4. Try to sit with other people who are alone

I don’t know about you, but I find it super intimidating to approach a group I don’t know and introduce myself, especially when I’m alone. Which I guess makes sense. People in groups are probably more likely to talk to each other than to leave their circle and meet new people. And even if they are approachable, that’s daunting as heck! That’s too many people at once! Now imagine a person sitting alone and probably hoping someone will come sit with them. I bet that person would be a lot more receptive and open to talking to new people. And you might feel more comfortable getting to know someone one-on-one. So next time when you see someone sitting alone in one of your lectures, try taking a seat next to them! There’s always the chance of getting friend-rejected, but at the same time there’s always the chance of becoming best friends!

5. Challenge yourself to leave your comfort zone

If you’re scared of talking to new people, I dare you to do something that scares you even more than talking. Now this probably sounds a bit counterintuitive but hear me out! If you can run an entire marathon, then five kilometers will feel like nothing to you, right? The same concept applies to talking! If you challenge yourself to do something crazy, like performing in front of a giant audience or joining the debate team, then talking to people will seem a lot easier. This piece of advice is probably the hardest one to follow through with but reaps the most important benefit of them all: self-growth.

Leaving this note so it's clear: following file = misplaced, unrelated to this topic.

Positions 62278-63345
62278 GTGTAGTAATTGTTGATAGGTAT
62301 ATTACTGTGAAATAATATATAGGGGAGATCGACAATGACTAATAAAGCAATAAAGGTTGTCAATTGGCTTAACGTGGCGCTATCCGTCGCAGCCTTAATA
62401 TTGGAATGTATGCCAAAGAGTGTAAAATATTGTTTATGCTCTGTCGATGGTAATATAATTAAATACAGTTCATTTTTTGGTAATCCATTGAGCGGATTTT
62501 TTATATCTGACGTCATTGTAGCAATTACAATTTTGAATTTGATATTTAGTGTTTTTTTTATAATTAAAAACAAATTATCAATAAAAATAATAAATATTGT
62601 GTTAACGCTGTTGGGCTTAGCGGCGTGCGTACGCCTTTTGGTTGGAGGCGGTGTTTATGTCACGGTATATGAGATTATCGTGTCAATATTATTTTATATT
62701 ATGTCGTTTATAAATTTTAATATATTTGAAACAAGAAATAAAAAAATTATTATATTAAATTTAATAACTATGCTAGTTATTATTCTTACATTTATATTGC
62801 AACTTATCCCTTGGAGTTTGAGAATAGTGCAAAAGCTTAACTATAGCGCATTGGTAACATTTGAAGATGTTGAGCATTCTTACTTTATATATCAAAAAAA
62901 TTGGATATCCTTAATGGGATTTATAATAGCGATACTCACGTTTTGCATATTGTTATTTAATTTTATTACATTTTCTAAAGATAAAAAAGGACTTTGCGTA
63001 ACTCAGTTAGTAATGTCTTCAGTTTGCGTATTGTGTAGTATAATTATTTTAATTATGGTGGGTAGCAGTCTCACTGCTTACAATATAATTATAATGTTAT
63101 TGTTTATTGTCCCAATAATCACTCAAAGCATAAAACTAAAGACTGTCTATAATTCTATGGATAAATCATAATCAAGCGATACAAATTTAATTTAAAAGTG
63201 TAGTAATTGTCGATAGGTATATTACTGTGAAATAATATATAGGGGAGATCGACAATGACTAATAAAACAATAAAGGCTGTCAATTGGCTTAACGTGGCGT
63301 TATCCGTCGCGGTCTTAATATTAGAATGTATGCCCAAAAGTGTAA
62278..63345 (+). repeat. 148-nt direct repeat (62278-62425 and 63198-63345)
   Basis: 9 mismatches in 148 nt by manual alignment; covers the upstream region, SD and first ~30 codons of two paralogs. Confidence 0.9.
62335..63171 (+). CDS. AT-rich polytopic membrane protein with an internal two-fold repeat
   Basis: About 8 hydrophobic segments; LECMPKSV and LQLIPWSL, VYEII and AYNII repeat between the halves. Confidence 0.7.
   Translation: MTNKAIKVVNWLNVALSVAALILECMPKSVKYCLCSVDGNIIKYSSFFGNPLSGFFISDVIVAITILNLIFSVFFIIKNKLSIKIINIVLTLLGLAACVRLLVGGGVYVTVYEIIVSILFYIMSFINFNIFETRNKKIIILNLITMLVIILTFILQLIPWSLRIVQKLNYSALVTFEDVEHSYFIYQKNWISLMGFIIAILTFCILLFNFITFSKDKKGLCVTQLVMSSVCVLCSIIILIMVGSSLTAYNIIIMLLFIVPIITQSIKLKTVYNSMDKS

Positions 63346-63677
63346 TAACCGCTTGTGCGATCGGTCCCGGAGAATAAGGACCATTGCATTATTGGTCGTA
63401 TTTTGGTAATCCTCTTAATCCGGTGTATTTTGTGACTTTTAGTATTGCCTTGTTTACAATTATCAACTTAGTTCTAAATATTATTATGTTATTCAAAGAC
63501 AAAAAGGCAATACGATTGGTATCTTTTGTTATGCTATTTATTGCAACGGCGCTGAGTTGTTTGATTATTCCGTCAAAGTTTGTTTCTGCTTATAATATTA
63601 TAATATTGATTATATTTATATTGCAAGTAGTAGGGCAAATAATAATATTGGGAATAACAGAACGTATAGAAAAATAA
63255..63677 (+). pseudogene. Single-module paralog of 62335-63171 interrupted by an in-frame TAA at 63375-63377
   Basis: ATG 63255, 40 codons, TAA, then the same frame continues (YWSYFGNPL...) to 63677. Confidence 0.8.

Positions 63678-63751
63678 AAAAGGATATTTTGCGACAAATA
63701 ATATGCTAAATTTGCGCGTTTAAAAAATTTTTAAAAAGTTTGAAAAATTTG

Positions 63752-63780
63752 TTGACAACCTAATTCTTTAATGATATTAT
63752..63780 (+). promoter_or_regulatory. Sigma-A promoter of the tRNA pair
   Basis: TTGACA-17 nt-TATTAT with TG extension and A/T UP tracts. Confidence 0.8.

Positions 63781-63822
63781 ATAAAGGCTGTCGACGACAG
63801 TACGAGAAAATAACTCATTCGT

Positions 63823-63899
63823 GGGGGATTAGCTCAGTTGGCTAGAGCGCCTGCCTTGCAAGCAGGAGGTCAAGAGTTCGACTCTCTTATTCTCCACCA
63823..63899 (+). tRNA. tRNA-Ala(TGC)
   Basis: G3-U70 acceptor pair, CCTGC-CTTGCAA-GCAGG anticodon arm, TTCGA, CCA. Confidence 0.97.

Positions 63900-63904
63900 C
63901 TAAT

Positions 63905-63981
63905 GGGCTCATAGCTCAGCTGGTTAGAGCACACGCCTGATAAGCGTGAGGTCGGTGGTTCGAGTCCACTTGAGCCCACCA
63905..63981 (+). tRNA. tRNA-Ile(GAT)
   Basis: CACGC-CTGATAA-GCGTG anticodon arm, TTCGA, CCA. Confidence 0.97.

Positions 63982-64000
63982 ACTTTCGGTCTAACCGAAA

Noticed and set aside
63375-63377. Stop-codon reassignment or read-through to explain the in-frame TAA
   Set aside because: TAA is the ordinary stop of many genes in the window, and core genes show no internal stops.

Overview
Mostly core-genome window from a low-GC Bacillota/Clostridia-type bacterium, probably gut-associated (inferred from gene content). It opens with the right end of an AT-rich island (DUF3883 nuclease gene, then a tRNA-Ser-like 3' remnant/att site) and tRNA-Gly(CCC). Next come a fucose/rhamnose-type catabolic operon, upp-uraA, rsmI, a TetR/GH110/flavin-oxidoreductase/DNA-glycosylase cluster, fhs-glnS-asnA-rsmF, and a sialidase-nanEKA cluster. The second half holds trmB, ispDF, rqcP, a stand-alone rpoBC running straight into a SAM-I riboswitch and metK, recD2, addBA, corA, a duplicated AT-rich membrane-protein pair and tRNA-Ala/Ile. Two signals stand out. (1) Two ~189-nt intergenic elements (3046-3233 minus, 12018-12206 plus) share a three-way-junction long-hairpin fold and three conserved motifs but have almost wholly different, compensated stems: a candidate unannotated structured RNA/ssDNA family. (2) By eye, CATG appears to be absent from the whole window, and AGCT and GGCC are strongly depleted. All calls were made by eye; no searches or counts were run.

6. Join clubs to meet like-minded people

It’s so tempting to want to go completely introvert-mode for the rest of the week after your classes are done. But why not try committing to just one club? There are a lot of low-commitment clubs that meet only once a week, so not only do you still get your quality alone-time, but you get a chance to meet people with similar interests to you! This increases your chances of finding people you’ll click with, and when you feel like you belong your confidence will increase!

7. Accept the fact that you don’t have to enjoy HOCO or St. Paddy’s Day

Sometimes being an introvert can be frustrating, especially when there are so many social events happening in university (HOCO and St.Paddy’s anyone?). Part of you might feel like you should be out drinking in order to have a good time, yet you just can’t seem to enjoy it. I want you to know that’s completely normal and that you shouldn’t feel ashamed of having different interests. Please note that there is a big difference between wanting to branch out of your comfort zone and forcing yourself to conform to an idea that you know will make you miserable. Just do you, and the people who like you for who you are will come into your life. When you’re true to yourself, you’re happier and more confident, and people will notice this!

If there’s only one thing you can take away from this article, take away this: Introverts are freaking gods and goddesses. Don’t ever let somebody else’s judgements make you feel like you’re worth less and just take things one step at a time.

Melissa Wang

Wilfrid Laurier '21

Melissa is a fourth year business student at Laurier with a huge passion for writing and sharing stories. In her spare time, you can find her running a 5km, taking a personality test for the tenth time, binging a novel when she really should be studying or deeply analyzing everyone around her.